Using drones to manage cattle has piqued the interest of many ranchers over the past years as their appearance in the media and in the malls becomes more common. This has led some in the agricultural community to wonder if these toys could inject a little practical application (and fun) into their cattle operations.
This notion was reinforced to Gentec in the lead-up to and post-mortem of our recent Forage to Beef Demonstration events hosted with the Foothills Forage and Grazing Association in Southern Alberta July 10th & 11th. When canvassing producers for a (non-genomic) topic of special interest to include, drone use by far generated the most interest. As confirmation, Dr. John Church’s presentation, Use of Unmanned Aerial Vehicles (UAV) to Monitor Cattle, garnered many accolades for highlight-of-the-day.
John was raised with a cattle background and went on to develop a passion for drones that he combines with his day-job as Associate Professor and the BC Regional Innovation Chair in Cattle Industry Sustainability at Thompson Rivers University in Kamloops BC. In his presentation, he touched on many of the applications below. At Gentec, we did a little digging to see what else we could uncover with respect to drones as they relate to livestock agriculture.
Advances in drone technology, and in particular, the move to multi-rotor design have greatly increased the ease with which the general public, as hobbyists and within a work environment, can control and manoeuvre these aerial vehicles. Improvements in battery life and payload capacity, coupled with inversely-proportionate reductions in price, have caught ranchers’ attention as to how they might use these toys… uhm, “tools” profitably.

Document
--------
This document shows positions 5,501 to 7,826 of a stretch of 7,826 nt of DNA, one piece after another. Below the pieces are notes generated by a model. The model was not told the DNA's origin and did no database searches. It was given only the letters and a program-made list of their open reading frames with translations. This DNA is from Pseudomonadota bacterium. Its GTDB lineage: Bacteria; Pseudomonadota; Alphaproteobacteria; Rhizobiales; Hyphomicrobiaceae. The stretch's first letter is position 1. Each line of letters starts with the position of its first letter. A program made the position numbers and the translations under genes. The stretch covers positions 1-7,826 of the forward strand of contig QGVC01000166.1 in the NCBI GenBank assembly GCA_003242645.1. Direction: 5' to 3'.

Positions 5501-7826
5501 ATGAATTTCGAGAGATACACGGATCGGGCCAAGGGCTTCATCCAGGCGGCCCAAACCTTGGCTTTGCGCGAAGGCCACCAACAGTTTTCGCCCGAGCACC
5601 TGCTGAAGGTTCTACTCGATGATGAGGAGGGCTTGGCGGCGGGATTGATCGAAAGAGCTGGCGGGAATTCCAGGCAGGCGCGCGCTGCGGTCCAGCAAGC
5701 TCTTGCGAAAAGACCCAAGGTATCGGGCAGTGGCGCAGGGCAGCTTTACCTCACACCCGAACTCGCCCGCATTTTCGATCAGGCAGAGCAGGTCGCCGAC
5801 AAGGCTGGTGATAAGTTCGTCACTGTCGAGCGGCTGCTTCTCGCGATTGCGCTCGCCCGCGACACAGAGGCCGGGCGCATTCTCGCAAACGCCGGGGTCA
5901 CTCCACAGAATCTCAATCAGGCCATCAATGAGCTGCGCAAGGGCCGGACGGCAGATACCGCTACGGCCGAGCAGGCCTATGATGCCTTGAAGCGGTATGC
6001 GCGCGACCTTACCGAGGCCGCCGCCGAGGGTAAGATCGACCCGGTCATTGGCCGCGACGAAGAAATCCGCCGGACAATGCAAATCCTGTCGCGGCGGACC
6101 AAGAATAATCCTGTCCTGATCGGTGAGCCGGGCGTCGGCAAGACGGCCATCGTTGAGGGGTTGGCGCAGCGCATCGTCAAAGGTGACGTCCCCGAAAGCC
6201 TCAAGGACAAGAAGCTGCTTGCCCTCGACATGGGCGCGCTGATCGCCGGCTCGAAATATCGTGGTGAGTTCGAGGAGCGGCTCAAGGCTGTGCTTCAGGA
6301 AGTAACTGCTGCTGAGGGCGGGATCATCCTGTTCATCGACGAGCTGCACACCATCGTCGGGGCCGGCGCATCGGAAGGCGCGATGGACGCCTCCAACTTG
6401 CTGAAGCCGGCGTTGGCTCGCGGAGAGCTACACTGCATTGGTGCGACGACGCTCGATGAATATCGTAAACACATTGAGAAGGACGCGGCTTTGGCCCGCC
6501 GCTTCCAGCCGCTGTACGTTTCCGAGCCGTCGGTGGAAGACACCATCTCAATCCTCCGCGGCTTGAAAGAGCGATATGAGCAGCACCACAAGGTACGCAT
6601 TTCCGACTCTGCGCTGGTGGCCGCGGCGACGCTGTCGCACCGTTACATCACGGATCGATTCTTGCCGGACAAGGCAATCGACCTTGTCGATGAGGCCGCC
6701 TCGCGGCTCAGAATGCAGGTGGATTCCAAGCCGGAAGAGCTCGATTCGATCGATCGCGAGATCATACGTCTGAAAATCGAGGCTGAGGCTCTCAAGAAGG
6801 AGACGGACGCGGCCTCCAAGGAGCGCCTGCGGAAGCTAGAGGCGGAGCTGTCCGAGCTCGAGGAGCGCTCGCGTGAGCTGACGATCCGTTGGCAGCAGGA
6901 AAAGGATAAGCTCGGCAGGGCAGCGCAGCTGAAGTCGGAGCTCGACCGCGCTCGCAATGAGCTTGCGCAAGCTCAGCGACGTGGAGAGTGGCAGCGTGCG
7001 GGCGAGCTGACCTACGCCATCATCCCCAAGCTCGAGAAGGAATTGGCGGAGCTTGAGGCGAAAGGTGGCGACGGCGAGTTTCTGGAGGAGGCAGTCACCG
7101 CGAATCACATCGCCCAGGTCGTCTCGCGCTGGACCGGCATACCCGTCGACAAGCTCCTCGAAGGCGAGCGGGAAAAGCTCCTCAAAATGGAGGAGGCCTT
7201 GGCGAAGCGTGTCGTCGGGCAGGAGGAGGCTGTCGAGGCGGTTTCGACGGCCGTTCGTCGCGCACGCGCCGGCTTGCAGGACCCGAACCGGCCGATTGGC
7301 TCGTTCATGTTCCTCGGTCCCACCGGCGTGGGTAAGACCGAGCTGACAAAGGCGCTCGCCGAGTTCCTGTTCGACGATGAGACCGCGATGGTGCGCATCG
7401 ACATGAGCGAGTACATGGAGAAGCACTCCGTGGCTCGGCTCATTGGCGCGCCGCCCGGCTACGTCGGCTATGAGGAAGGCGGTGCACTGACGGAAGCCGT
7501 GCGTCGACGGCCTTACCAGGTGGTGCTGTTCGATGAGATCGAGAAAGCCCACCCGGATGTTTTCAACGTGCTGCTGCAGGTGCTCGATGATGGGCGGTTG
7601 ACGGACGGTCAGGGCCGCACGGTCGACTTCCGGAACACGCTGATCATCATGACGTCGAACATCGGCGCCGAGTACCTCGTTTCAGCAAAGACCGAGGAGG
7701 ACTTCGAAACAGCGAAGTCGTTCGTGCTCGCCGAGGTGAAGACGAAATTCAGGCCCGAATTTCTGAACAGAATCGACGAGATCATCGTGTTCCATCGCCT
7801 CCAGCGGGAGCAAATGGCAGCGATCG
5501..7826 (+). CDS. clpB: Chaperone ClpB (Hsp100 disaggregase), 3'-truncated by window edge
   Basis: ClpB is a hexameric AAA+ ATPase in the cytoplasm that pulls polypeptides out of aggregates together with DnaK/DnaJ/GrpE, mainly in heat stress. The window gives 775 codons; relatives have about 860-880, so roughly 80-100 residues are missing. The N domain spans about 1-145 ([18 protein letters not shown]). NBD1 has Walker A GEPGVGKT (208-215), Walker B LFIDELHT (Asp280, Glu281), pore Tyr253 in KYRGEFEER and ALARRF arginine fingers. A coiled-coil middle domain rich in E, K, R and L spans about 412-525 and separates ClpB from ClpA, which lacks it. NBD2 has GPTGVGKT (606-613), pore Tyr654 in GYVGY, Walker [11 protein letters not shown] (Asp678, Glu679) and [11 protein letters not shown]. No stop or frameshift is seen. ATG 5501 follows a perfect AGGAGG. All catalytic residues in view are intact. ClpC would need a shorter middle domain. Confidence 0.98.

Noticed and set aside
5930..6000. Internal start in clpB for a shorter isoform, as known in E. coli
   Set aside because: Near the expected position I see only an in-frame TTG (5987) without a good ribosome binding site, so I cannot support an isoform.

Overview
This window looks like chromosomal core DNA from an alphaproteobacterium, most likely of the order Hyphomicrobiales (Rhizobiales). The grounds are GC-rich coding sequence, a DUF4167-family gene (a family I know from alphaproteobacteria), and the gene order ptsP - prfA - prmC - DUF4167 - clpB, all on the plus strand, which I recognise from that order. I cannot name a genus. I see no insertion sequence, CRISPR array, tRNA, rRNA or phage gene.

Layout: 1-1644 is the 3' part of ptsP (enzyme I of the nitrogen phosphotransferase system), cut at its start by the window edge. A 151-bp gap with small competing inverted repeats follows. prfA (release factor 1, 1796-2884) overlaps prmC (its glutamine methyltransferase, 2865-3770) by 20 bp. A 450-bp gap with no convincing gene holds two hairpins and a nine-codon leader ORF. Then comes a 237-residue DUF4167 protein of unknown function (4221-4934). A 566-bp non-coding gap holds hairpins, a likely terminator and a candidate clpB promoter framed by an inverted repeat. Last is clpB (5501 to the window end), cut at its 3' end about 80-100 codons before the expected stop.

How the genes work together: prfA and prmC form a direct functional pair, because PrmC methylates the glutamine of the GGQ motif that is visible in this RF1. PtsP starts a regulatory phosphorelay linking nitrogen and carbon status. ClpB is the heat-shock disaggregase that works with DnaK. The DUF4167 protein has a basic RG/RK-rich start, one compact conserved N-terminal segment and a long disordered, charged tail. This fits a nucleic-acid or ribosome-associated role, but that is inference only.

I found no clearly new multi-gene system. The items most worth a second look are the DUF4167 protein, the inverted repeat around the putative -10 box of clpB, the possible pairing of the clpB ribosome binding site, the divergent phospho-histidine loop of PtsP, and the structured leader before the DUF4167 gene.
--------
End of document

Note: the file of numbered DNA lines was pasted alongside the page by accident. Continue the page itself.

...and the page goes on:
Currently, for less than $2,500, you can buy a drone that has a flight time of up to 30 minutes (depending on wind and temperature), speed of 70 kph, range of 8 km—and the ability to record and transmit HD-quality video. With a little imagination and a modification or two, anybody in the cattle industry can now improve and manage their pastures, cattle herd and operational profitability.
The most straightforward application would be monitoring cattle without having to slog through pasture, bush, wind and snow to find them. From a hilltop or roadside, the rancher can make the drone do that miserable job instead. Armed with an infrared camera, the drone can spot animals day or night, and read ear-tags from a height of over 70 m, either visually with an optical zoom or potentially via RFID transmission.
Digital video and expanded sensor technologies are also opening the door to precision pasture and animal management. Infrared technology can “see” below the canopy to find animals in the underbrush. It also provides the potential to take an animal’s “temperature” and remotely identify sick or distressed animals. As a result, it relieves valuable staff time and sends people-power to where it is most urgently needed (precisely “pinned” GPS coordinates).
Similar technologies provide pasture mapping by flying grid-formations over pasture lands that, when combined with computer applications, stitch together topographical maps outlining water / moisture availability, forage and biomass availability and help optimize pasture health, management and rotation. These tools are also increasingly being applied in the ranching and feedlot setting, such as checking on troughs (remote 3D monitoring can check feed depth) and fence integrity; verifying animal inventories in paddock and on pasture; moving livestock, and searching for missing animals.
In fact, the time may not be too far off when ranchers will be able to find and herd cattle using a combination of drone and RFID technology; the drone will be programmed to fly a given route to find an individual animal or conduct a head-count within a defined area; monitor water, salt, and mineral visitation; and provide a status and / or variance report to the rancher.
Taken together, these abilities all aim to make life easier by increasing the timeliness, accuracy, cost effectiveness and convenience of gathering and processing information, and reducing the manpower that is often hard/impossible to find/afford in rural communities.
We finish with a couple of practical tips from the wise:
• Nav Canada regulations apply to the use of drones near populated areas, highways and commercial flight paths, including line-of-sight operational restrictions. Know the law.
• Hone your skills on an inexpensive model. From what we hear… the Force is strong… but there is a learning curve :)!